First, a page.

Posted by: cvancil | October 21, 2009

Things to do in San Simeon

From the San Simeon Chamber of Commerce:

Fishing
Fishing off the public pier at William Randolph Hearst Memorial State Beach does not require a fishing license. Anglers can pull in barred surf perch all year long, but concentrations increase in December and January. Rainbow, rubberlip and walleye perch are common, and in late summer three kinds of croakers add to the action. Surf fishing is permitted with a valid California fishing license. For current information, refer to California Fish and Game regulations, or access their Web site at www.dfg.ca.gov. Both San Simeon and Santa Rosa Creeks are closed to fishing most of the year.

Camping With two campgrounds, this 541-acre park provides the closest camping to Hearst Castle. San Simeon Creek Campground has 134 developed sites for tent camping or recreational vehicles no more than 35 feet long. Each site has a fire ring and picnic table, and water spigots are available throughout the campground. Restrooms have flush toilets and coin-operated showers. A dump station, recycling bins, and pay phones are also available. The camp host sells firewood. Please burn only firewood purchased at the campground, as transporting wood can spread pine pitch canker and sudden oak death. The Washburn Primitive Campground has 68 hilltop campsites approximately one mile inland from the beach. Each of these sites, reachable from the entrance kiosk at San Simeon Creek Campground, is furnished with a fire ring and picnic table. Water faucets and vault toilets are available nearby. From mid-March to the end of September, advance camping reservationsare highly recommended. To make reserva-tions call (800) 444-7275. During the rest of the year, camping is available first-come, first-served.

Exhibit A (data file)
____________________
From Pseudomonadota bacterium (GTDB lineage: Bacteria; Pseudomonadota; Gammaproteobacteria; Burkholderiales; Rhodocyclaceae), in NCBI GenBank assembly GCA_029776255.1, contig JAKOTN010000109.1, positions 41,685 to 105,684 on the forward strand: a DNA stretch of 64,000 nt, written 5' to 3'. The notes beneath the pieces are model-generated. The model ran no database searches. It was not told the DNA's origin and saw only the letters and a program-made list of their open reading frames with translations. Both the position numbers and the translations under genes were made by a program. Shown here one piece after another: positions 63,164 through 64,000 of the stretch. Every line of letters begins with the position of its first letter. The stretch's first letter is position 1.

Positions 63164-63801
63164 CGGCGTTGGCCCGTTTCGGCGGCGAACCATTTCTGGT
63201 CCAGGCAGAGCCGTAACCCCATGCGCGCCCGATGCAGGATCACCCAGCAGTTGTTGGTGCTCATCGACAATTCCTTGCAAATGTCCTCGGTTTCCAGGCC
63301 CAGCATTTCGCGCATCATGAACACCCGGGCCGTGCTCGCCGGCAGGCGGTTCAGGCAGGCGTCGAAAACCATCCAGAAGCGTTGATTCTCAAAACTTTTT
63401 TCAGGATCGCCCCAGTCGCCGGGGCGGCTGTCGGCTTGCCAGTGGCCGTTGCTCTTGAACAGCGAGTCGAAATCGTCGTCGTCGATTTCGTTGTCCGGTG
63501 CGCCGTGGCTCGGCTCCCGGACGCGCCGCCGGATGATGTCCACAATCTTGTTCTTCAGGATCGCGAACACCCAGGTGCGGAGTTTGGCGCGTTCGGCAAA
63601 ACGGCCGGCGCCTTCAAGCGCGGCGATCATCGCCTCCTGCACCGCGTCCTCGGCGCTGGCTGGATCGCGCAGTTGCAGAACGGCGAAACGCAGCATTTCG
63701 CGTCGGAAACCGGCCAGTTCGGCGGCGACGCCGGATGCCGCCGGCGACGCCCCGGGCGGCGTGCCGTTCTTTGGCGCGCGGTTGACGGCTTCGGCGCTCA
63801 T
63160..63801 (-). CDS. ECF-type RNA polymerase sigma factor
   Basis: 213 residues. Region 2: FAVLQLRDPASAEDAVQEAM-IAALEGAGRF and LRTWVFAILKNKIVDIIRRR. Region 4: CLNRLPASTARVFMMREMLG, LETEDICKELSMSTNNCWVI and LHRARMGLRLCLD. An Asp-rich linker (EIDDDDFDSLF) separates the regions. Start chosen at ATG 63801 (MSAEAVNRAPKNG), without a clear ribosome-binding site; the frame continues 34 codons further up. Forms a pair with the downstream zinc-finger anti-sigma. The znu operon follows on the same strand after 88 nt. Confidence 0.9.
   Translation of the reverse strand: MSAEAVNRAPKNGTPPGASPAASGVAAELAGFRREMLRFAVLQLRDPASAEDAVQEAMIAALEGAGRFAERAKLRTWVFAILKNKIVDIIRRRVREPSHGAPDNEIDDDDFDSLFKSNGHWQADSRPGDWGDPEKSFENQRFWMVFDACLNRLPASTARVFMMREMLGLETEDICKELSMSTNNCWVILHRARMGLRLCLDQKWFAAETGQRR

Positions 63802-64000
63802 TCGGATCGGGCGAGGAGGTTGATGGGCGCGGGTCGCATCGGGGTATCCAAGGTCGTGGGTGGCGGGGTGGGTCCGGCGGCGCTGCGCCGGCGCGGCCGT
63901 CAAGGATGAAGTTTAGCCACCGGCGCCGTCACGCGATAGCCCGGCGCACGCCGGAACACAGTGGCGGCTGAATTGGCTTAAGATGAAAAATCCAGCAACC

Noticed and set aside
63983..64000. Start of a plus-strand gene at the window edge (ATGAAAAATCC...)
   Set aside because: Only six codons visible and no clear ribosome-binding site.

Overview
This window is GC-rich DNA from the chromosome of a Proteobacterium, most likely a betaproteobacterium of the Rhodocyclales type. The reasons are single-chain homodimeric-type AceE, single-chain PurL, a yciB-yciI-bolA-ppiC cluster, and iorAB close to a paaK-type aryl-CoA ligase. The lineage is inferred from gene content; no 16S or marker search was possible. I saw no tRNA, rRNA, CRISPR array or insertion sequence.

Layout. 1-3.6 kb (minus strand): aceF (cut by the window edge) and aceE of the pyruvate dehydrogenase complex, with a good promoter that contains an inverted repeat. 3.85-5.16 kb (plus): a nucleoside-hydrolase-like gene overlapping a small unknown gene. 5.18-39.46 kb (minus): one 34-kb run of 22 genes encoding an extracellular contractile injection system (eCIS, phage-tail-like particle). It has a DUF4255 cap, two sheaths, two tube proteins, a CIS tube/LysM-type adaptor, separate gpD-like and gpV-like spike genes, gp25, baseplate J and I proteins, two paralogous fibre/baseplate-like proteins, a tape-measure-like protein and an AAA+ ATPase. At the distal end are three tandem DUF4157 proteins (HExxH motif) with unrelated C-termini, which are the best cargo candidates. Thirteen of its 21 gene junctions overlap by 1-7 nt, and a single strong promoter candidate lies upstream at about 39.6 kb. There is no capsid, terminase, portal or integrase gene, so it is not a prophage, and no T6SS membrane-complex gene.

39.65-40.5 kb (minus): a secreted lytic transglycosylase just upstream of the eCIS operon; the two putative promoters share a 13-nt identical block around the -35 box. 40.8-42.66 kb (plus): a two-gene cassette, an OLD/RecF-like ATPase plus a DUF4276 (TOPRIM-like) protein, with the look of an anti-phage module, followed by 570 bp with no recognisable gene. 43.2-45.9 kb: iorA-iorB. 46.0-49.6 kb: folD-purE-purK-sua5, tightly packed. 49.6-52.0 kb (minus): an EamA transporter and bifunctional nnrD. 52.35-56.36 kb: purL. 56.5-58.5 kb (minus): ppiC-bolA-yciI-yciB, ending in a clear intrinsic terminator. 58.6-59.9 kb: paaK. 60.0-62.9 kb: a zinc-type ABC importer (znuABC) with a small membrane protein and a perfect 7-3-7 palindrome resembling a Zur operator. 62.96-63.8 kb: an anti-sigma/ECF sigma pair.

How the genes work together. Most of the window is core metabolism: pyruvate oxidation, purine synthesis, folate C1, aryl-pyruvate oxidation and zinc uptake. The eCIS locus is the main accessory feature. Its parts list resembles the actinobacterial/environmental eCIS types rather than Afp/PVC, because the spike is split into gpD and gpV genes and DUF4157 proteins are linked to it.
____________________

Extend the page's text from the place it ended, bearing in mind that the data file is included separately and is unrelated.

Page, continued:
Hiking
A 3.3 mile trail runs through the park. It offers a number of route variations, including scenic overlooks, rest-stop benches and interpretive panels with information on wildlife and habitat. Hikers may be rewarded with occasional glimpses of Hearst Castle , as well as pastoral slopes and the unspoiled beauty of the southern Santa Lucia Mountains. Hikers reaching Leffingwell Landing will find small knoll and a tidepool area, with benches overlooking the shore. It is a beautiful meeting land and sea, with cliffs, rocky tongues and churning waters. The California Conservation Corps, in collaboration with California State Parks, has created the Moonstone Beach Board-walk, an accessible trail with benches along the way for relaxing and enjoying the view. The trail protects the delicate bluffs from damaging foot traffic. Beginning at Leffingwell Landing Boat Launch, it extends a full mile along Moonstone Beach Drive to Santa Rosa Beach.

Boating Boating and kayaking are popular activities along the coast. Leffingwell Landing Day-use Area and William Randolph Hearst Memorial State Beach allow easy access to hand-launch watercraft. Surf conditions can change rapidly, so use caution at all times. Personal motorized watercraft are not allowed in the Monterey Bay National Marine Sanctuary.

Junior Rangers Junior Rangers (age 7 through 12) learn about nature and the people of the past on special walks and through participation in other fun activities. The Junior Ranger Cubs is a nature program designed especially for children age 3 through 6.

Campfire Programs
Campfire programs have a long tradition in California State Parks, and you are encouraged to keep that tradition alive. Throughout the summer the one-hour evening campfire programs are scheduled regularly at the campfire center in San Simeon Creek Campground. Programs vary each week but usually feature singing, storytelling, an interpretive slide program and some good old-fashioned fun. Dress warmly and bring along a flashlight to help you find your way back to camp.

Bird Watching
For bird watching enthusiasts, the park shelters a large variety of species. At the beach you will see birds such as brown pelicans, gulls, terns, snowy plovers and sandpipers. In spring the blue breeding pouches of cormorants are eye-catching. Further inland hawks and turkey vultures soar overhead. Magnificent great blue herons as well as egrets, mallards, cinnamon teal,harriers, killdeer, goldfinches and kingfish-ers are plentiful. Red-shouldered and red-tailed hawks, kestrels, western bluebirds, quail, great horned owls and the western meadowlark inhabit the plateau at Washburn Primitive Campground.

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